Is American education preparing the future leaders our nation needs, or merely struggling to teach basic literacy and job skills? Without leadership education, are we settling for an inadequate system that delivers educational, industrial, governmental and societal mediocrity? In A Thomas Jefferson Education: Teaching a Generation of Leaders for the Twenty-first Century, Oliver DeMille presents a new educational vision based on proven methods that really work! Teachers, students, parents, educators, legislators, leaders and everyone who cares about America's future must read this compelling book.

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The Jefferson Bible, Smithsonian Edition: The Life and Morals of Jesus of Nazareth
The Jefferson Bible, Smithsonian Edition: The Life and Morals of Jesus of Nazareth
The Jefferson Bible, or The Life and Morals of Jesus of Nazareth as it is formally titled, was Thomas Jefferson's effort to extract what he considered the pertinent doctrine of Jesus by removing sections of the New Testament containing supernatural aspects as well as perceived misinterpretations he believed had been added by the Four Evangelists. Using a razor, Jefferson cut and arranged selected verses from the books of Matthew, Mark, Luke, and John in chronological order, mingling excerpts from one text to those of another in order to create a single narrative. After completion of The Life and Morals, about 1820, Jefferson shared it with a number of friends, but he never allowed it to be published during his lifetime. The most complete form Jefferson produced was inherited by his grandson, Thomas Jefferson Randolph, and was published in 1895 by the National Museum in Washington.Once published in black-and-white facsimile by the Government Printing Office in 1900 as a gift for new members of Congress, the Jefferson Bible has never before been published in color in its complete form. The Jefferson Bible, Smithsonian Edition is an exact facsimile reproduction based on the original copy in the Smithsonian collections. The Jefferson Bible, Smithsonian Edition is as beautiful an object as was so painstakingly crafted by Thomas Jefferson himself.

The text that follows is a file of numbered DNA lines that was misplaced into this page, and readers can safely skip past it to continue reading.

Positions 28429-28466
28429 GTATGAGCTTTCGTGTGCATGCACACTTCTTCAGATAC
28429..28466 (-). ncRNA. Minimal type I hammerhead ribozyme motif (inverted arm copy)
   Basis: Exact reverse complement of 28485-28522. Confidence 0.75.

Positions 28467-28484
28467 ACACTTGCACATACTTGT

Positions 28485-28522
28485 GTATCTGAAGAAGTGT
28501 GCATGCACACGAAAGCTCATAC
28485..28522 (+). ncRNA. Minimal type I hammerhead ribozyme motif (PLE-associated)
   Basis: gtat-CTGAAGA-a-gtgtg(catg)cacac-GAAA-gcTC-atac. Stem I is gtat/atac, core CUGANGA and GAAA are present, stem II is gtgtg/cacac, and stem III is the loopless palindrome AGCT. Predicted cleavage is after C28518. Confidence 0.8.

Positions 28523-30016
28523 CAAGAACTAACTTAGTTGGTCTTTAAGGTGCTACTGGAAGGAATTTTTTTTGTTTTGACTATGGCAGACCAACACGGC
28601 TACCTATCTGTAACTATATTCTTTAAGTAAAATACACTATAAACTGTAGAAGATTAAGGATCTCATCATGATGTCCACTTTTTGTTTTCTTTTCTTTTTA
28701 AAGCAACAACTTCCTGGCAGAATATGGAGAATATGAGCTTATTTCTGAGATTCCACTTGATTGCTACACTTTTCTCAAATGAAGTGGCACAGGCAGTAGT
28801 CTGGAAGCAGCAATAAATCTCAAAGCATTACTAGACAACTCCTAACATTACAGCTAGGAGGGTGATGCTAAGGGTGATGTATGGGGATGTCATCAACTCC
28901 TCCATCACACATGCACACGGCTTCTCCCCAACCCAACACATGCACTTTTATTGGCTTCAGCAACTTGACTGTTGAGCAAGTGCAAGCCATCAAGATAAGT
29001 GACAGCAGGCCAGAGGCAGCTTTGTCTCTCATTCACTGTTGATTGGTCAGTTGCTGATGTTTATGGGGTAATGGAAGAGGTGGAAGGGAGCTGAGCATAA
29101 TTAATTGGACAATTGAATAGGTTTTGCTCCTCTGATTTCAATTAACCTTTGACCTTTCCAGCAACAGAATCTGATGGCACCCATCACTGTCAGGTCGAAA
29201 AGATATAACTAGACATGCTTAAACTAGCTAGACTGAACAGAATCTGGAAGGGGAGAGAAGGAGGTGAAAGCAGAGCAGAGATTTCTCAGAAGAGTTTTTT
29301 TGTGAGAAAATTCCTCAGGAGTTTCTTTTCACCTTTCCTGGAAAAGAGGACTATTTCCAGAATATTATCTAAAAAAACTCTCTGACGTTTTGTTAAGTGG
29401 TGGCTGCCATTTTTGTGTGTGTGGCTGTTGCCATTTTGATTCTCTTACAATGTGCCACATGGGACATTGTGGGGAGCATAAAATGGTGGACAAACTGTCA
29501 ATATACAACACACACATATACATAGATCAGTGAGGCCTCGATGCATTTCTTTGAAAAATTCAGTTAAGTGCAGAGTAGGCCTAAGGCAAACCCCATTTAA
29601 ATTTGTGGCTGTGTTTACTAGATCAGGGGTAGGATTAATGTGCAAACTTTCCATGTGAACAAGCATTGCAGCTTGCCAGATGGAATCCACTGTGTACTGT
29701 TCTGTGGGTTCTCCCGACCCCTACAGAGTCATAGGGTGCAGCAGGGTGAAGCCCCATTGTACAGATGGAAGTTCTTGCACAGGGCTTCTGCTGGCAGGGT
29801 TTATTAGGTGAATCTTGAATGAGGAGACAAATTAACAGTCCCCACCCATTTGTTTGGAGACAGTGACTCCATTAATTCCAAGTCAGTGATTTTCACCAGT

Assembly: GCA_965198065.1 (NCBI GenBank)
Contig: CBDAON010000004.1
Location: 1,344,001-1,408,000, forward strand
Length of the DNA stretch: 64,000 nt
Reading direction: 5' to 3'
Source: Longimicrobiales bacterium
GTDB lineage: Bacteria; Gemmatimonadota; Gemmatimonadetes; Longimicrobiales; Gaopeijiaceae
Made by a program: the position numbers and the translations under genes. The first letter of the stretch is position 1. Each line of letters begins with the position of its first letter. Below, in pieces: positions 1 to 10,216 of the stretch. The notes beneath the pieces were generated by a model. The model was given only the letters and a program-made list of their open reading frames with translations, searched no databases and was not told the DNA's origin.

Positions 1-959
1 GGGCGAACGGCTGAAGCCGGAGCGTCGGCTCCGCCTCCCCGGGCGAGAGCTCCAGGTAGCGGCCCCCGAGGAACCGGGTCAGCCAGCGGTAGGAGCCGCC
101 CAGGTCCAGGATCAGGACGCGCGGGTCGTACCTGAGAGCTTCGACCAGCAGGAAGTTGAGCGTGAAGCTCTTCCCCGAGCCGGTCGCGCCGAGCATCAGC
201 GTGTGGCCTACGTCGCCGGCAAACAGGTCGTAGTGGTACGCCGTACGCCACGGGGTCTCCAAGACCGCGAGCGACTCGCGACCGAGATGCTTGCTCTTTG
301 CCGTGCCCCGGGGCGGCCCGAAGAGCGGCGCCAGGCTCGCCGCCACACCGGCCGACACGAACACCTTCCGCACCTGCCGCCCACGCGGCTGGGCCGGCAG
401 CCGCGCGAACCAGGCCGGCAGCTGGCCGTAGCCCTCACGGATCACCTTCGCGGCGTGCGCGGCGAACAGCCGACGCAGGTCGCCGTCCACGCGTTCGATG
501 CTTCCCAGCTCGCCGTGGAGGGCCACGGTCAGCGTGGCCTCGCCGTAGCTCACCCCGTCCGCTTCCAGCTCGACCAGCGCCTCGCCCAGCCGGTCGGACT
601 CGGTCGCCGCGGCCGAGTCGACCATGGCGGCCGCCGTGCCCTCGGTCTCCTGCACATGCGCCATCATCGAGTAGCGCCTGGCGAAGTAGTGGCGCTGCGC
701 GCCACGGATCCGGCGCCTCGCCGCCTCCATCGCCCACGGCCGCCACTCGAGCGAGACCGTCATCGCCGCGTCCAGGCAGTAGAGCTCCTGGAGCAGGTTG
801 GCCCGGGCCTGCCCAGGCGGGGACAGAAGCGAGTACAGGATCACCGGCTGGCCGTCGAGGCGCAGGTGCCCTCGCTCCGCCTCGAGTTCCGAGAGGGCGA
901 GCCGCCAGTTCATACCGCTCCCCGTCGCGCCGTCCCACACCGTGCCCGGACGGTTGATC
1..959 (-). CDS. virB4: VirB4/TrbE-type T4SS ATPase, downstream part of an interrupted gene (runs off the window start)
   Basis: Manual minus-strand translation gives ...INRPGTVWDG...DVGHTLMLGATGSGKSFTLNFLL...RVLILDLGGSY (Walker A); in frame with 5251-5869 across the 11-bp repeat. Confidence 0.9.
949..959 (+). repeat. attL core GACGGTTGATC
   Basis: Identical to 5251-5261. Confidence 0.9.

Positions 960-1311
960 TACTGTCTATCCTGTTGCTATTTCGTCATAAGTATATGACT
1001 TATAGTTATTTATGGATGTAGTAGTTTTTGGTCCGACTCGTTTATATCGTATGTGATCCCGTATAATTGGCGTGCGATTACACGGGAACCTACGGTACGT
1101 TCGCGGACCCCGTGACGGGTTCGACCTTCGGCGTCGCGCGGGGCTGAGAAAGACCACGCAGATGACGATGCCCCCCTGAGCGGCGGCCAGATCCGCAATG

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Jefferson: Architect of American Liberty
Jefferson: Architect of American Liberty